Near-death experience

A leader who refused to lead gets religion

First, if it were my last night to live, I wouldn't spend it behind the bar at the Local. But that's me, and I was not the one preordained by the mystic Mexican website to drop dead on Feb. 7. That would have been Grant who was preordained by the mystic Mexican website to drop dead on Feb. 7, and he chose to spend his last night on Earth behind the bar at the Local.

"Come see me on my last night on Earth," he blared to anyone who would listen, because Grant is nothing if not above whoring his impending preordained death for a few extra nickels in the tip jar. I, for one, would have spent that time curled up under my sink, because I am terrified of superstition. In fact, I recently saw a black cat cross my path and three days later my own cat, Jethro, died.

Not that I blame the black cat. I blame myself for being afraid of the black cat, because the second I saw the black cat I started to fear what the hell was gonna happen, and while I was busy being afraid, I didn't notice my own cat missing until it was too late. So not only did I fear the black cat, I feared the fear, and a mind-set like that stirs up its own shit.

Anyway, Grant didn't die like he said he would. We were all waiting patiently, but he didn't clutch his throat or get shot along with five others by an idiot in a black trench coat, or even trip and fall and impale his big head on a beer spigot. No. He just lived on like nothing important had happened at all, like there was no Mexican mystic that had ordained his death. The damn nerve of Grant, to live on without fear. Who spends his last night on Earth working like that?

"Today I have been reborn," he said when he didn't die. "Today I start my new life."

So now he's going to teach inner-truth courses at Sister Louisa's Art Gallery in the Church of the Living Room and Ping Pong Emporium ... Come on in, Precious, which is the name of the business fashioned from the massive loft he rents at the Telephone Factory. It's a cavernous event space, and in the center sits his "last-supper" table complete with Jesus throne surrounded by 12 disciple chairs. I should have known Grant would migrate back to his preacher leanings the second I walked in and saw that he'd festooned the ceiling with revival lights.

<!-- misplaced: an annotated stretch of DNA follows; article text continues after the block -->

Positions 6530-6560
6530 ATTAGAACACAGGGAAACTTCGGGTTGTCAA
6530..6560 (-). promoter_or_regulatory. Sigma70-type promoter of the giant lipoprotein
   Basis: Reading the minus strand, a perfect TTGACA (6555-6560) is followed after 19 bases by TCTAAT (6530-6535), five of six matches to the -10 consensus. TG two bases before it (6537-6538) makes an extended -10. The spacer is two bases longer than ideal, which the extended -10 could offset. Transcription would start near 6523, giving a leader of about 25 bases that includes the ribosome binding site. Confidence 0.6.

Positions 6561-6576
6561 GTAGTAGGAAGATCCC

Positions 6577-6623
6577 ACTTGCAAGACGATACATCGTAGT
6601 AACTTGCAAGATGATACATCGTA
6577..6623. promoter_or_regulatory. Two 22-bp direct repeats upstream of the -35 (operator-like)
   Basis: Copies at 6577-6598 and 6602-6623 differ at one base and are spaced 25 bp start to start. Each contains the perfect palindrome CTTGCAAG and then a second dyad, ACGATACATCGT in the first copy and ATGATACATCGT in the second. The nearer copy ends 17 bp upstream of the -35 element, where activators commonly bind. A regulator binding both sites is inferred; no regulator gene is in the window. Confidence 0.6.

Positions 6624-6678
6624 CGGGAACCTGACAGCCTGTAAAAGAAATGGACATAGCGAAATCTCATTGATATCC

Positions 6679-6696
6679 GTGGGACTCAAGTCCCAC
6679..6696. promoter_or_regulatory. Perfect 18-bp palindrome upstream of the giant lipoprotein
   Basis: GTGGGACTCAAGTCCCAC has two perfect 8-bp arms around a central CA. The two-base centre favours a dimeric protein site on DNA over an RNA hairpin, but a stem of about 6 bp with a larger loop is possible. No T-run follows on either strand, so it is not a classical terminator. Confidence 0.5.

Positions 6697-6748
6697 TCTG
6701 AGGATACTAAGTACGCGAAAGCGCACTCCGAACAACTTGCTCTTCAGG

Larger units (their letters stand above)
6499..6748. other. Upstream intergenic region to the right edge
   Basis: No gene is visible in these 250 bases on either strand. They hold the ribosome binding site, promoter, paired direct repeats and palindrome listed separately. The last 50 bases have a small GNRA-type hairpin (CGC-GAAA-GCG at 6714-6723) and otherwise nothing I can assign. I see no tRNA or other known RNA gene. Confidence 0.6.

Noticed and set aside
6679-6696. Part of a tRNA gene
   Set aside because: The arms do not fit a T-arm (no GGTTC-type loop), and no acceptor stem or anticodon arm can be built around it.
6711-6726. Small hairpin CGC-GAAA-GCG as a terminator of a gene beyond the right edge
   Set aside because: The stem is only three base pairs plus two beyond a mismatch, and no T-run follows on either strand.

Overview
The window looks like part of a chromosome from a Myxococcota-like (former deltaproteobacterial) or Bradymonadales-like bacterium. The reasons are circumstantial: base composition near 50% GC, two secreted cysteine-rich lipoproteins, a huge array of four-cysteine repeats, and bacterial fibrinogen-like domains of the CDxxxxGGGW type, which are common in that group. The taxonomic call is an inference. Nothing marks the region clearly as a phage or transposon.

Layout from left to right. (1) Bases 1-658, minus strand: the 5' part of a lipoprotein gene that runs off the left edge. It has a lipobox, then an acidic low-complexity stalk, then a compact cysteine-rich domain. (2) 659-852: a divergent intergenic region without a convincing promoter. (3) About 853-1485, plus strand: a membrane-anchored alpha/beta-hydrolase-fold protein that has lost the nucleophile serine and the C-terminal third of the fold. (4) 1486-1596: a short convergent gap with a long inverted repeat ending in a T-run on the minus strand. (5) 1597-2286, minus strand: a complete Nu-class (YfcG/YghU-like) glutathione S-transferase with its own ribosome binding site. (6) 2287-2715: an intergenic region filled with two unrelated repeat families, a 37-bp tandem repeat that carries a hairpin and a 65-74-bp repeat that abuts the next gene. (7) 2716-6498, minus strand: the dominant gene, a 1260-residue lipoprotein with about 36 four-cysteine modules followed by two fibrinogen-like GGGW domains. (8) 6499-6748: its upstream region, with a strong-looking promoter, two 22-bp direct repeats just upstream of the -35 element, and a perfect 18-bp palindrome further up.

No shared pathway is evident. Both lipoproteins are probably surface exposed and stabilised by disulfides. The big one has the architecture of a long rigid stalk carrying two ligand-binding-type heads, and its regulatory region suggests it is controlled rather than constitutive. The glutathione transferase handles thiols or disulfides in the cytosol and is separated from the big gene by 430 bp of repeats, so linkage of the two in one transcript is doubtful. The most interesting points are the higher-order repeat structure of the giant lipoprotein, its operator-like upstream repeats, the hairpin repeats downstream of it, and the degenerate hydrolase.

"You're a preacher!" I shrieked at him when the light hit me. "Jesus God! You're a preacher, you always have been!"

It's true. When I met Grant 10 years ago, he'd recently dropped out of Columbia Theological Seminary because they'd asked him to swear Christianity was the only way to salvation, and Grant has always maintained that he couldn't do it. But I say he could have done it as easily as he could look you in the eye and laugh about how he'll be dead in February. He certainly could have sworn Christianity was the only path, but I think somehow he knew not doing it would serve him better in the long run, because now he is not the fallen seminary scholar come full circle, he is the rebel seminary scholar come full circle. Plus, you know, he doesn't believe in God — I guess that would be a biggie if you were about to graduate seminary school.

"Unless he thinks he is God," said Lary.

"Of course, you're right!" I slapped my forehead. Grant is God, that's it. Years ago, I swear to God, "God" used to be our nickname for Grant. Back then, all of us were floundering, Grant constantly sailed by us grinning like he was in on something. "I know there's a balance," he'd laugh. "I see it when I swing past." We would stand there watching, rooted to the ground and clustered with stuff, as all the things that never stuck to him clamored around us.

And now Grant didn't die like he said he would, but he doesn't want to see it that way. "I am reborn," he insists. "I am risen."

"Jesus fucking Christ, shut the hell up. People will believe you," I caution him, because people have been dying to follow Grant ever since I've known him, but traditionally he refused to lead. At most, he'd just point them toward the light but he refused to go toward it his own damn self. "It's that way," he'd yawn, but they wouldn't go because they were waiting for him to go, and when they realized he was staying put so did they.

But now, evidently, he's ready to lead. I guess that's what they say about near-death experiences; they change you, don't they? Grant says I've got nothing to fear, but he always says that. "Don't fear the truth," he says, but it's not as easy as that, is it? Not only do people fear the truth, they fear the fear, and a mind-set like that stirs up its own shit.

Hollis Gillespie is an award-winning humor columnist, NPR commentator, "Tonight Show" guest and author of two acclaimed memoirs, Bleachy-Haired Honky Bitch: Tales from a Bad Neighborhood and Confessions of a Recovering Slut and Other Love Stories. To register for her writing workshops, The Shocking Real-Life Writing Seminar, visit

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